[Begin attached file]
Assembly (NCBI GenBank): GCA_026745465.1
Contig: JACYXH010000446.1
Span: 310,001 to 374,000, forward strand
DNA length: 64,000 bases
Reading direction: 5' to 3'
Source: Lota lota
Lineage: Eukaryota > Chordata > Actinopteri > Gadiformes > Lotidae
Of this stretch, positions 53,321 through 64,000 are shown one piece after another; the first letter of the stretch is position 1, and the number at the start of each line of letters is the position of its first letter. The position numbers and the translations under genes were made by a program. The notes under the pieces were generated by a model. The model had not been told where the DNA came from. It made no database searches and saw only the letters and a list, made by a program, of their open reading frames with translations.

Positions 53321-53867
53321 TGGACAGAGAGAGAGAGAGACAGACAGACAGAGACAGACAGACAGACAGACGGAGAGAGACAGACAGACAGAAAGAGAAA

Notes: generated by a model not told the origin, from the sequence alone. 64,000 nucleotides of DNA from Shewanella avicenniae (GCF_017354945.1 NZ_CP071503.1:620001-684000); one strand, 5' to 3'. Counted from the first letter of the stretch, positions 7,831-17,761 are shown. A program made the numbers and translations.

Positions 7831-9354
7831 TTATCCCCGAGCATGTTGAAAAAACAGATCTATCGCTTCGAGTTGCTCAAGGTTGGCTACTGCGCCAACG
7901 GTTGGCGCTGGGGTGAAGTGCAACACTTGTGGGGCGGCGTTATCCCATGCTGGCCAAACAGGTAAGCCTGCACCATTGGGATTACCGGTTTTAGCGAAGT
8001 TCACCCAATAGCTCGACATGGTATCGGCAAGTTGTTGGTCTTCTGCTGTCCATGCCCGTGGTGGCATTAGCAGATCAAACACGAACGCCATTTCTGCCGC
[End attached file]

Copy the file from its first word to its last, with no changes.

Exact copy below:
Assembly (NCBI GenBank): GCA_026745465.1
Contig: JACYXH010000446.1
Span: 310,001 to 374,000, forward strand
DNA length: 64,000 bases
Reading direction: 5' to 3'
Source: Lota lota
Lineage: Eukaryota > Chordata > Actinopteri > Gadiformes > Lotidae
Of this stretch, positions 53,321 through 64,000 are shown one piece after another; the first letter of the stretch is position 1, and the number at the start of each line of letters is the position of its first letter. The position numbers and the translations under genes were made by a program. The notes under the pieces were generated by a model. The model had not been told where the DNA came from. It made no database searches and saw only the letters and a list, made by a program, of their open reading frames with translations.

Positions 53321-53867
53321 TGGACAGAGAGAGAGAGAGACAGACAGACAGAGACAGACAGACAGACAGACGGAGAGAGACAGACAGACAGAAAGAGAAA

Notes: generated by a model not told the origin, from the sequence alone. 64,000 nucleotides of DNA from Shewanella avicenniae (GCF_017354945.1 NZ_CP071503.1:620001-684000); one strand, 5' to 3'. Counted from the first letter of the stretch, positions 7,831-17,761 are shown. A program made the numbers and translations.

Positions 7831-9354
7831 TTATCCCCGAGCATGTTGAAAAAACAGATCTATCGCTTCGAGTTGCTCAAGGTTGGCTACTGCGCCAACG
7901 GTTGGCGCTGGGGTGAAGTGCAACACTTGTGGGGCGGCGTTATCCCATGCTGGCCAAACAGGTAAGCCTGCACCATTGGGATTACCGGTTTTAGCGAAGT
8001 TCACCCAATAGCTCGACATGGTATCGGCAAGTTGTTGGTCTTCTGCTGTCCATGCCCGTGGTGGCATTAGCAGATCAAACACGAACGCCATTTCTGCCGC